3. Words do hurt
How you say it, and what words you choose, do matter! You can’t have the mentality of “Well, I can say whatever – they love me and will love me no matter what.” I love a quote from the book Love and Respect it says, “You can be right, but wrong at the top of your lungs.” This is so true. The delivery of the words can be just as important as the words themselves. I have to be careful to not put my stern “mom face” on when I am discussing things with Nate. I can not come across like a mom scolding her son, but I need to instead be a partner trying to work together in solving the situation. You have to give the other person the benefit of doubt that they did not mean to hurt your feelings or mistreat you. Now, they may have meant it, but if you treat them as thought they didn’t, then you give them an opportunity to repent or God to move in the situation. If you come across as accusatory, the natural tendency for anyone is to defend and justify. You want to set the situation up for a successful, healthy conversation so choose your words wisely.
I can’t come across like I am accusing him of a terrible crime. I have to remember that Nate loves me and wants what is best for me and our marriage. I need to use “I” statements instead of “you”. “When this happens it makes me feel like what I did doesn’t matter.” or “I know you didn’t mean it this way when you said this…., but it came across as disrespectful.” “I am sorry my tone was incorrect when you asked me when the laundry would be done. I was busy getting supper ready and that question stressed me out. After supper we can discuss our game plan for the night and week.” It takes practice because it doesn’t come naturally. (Hardly anything worthwhile does!)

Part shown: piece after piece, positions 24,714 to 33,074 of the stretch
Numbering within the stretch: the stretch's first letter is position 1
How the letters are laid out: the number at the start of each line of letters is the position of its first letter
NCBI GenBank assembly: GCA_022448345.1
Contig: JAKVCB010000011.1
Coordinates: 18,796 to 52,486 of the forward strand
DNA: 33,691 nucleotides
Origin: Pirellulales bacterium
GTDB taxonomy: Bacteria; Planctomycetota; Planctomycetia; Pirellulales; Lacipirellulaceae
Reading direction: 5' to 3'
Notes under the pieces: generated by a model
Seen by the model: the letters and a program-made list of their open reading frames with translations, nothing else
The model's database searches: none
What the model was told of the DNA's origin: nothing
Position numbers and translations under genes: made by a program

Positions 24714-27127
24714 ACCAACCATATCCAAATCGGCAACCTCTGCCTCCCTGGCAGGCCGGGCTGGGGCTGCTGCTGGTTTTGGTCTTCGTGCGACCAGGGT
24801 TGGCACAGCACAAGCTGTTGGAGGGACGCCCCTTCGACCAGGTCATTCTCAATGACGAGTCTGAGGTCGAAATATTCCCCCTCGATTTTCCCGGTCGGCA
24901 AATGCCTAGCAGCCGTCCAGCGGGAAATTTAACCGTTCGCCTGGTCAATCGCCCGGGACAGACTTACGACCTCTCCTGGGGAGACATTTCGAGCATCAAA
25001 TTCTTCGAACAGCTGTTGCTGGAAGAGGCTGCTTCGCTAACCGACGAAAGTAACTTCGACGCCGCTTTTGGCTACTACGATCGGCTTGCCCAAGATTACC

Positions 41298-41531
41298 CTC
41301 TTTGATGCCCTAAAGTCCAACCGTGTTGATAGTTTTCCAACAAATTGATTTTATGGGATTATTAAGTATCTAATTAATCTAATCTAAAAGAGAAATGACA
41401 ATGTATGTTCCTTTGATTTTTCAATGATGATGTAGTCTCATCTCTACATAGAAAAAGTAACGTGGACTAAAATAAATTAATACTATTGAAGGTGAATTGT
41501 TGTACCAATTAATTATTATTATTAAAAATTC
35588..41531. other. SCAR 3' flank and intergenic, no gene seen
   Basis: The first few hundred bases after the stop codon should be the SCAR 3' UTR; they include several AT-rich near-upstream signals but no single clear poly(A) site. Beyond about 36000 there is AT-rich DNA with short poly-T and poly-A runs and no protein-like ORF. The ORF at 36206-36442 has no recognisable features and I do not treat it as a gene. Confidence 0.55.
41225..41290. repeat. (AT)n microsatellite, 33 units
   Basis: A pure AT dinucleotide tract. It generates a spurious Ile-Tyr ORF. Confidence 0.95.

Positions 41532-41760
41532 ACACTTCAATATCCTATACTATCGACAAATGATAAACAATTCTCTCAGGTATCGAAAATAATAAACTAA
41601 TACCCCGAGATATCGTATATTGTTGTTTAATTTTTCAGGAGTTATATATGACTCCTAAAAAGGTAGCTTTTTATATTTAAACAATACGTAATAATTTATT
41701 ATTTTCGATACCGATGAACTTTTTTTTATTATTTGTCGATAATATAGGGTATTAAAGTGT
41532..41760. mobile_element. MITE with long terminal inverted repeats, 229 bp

4. Admit your part
Hardly ever is it just one person’s fault. It is important when assessing the situation to evaluate the part you played and readily contribute it to the conversation. Ask for help and give suggestions on how they can help you do better next time. It is only when both of you are seeking to do better, to love and serve better and hear from God that true change can occur.
5. Let God work
This is the hardest one for me. Once you have had the conversation with your spouse it is important to let it go!!! Give God the opportunity to move and change the situation. As the saying goes, “Do not beat a dead horse.” I am not saying that your husband is a dead horse, but do not continue to remind your spouse about the conversation, what you decided to do, what needed to be changed. Trust them. Focus on the part that you need to change and contribute to the situation instead of stewing and keeping track of your spouse’s to-do list.
As you start the New Year, commit to learning how to communicate better with your spouse. Learn how you are coming across to them. Even if they are taking you the wrong way, it is your responsibility to learn to communicate in ways that they can understand. Be quick to ask for forgiveness. Forgive fully. Always invite God into the conversation and you will be amazed at how you can grow as a couple!